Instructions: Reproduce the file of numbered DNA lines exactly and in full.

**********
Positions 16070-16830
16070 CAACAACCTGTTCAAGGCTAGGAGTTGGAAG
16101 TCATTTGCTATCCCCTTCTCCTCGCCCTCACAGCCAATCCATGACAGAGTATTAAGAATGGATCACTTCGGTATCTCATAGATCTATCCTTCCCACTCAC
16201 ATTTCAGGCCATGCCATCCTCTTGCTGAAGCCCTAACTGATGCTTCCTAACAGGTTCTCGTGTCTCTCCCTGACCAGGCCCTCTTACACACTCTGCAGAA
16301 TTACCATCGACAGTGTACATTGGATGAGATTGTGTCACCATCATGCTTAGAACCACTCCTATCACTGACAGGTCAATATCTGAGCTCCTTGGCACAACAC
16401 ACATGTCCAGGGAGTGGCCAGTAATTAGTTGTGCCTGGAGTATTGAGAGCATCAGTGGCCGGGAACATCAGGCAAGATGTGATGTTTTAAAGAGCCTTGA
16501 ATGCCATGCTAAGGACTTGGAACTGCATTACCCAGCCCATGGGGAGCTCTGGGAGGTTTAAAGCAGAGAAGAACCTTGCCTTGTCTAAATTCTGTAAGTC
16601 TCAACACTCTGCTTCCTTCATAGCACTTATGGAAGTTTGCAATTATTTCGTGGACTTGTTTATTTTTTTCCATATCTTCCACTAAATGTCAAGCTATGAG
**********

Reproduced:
Positions 16070-16830
16070 CAACAACCTGTTCAAGGCTAGGAGTTGGAAG
16101 TCATTTGCTATCCCCTTCTCCTCGCCCTCACAGCCAATCCATGACAGAGTATTAAGAATGGATCACTTCGGTATCTCATAGATCTATCCTTCCCACTCAC
16201 ATTTCAGGCCATGCCATCCTCTTGCTGAAGCCCTAACTGATGCTTCCTAACAGGTTCTCGTGTCTCTCCCTGACCAGGCCCTCTTACACACTCTGCAGAA
16301 TTACCATCGACAGTGTACATTGGATGAGATTGTGTCACCATCATGCTTAGAACCACTCCTATCACTGACAGGTCAATATCTGAGCTCCTTGGCACAACAC
16401 ACATGTCCAGGGAGTGGCCAGTAATTAGTTGTGCCTGGAGTATTGAGAGCATCAGTGGCCGGGAACATCAGGCAAGATGTGATGTTTTAAAGAGCCTTGA
16501 ATGCCATGCTAAGGACTTGGAACTGCATTACCCAGCCCATGGGGAGCTCTGGGAGGTTTAAAGCAGAGAAGAACCTTGCCTTGTCTAAATTCTGTAAGTC
16601 TCAACACTCTGCTTCCTTCATAGCACTTATGGAAGTTTGCAATTATTTCGTGGACTTGTTTATTTTTTTCCATATCTTCCACTAAATGTCAAGCTATGAG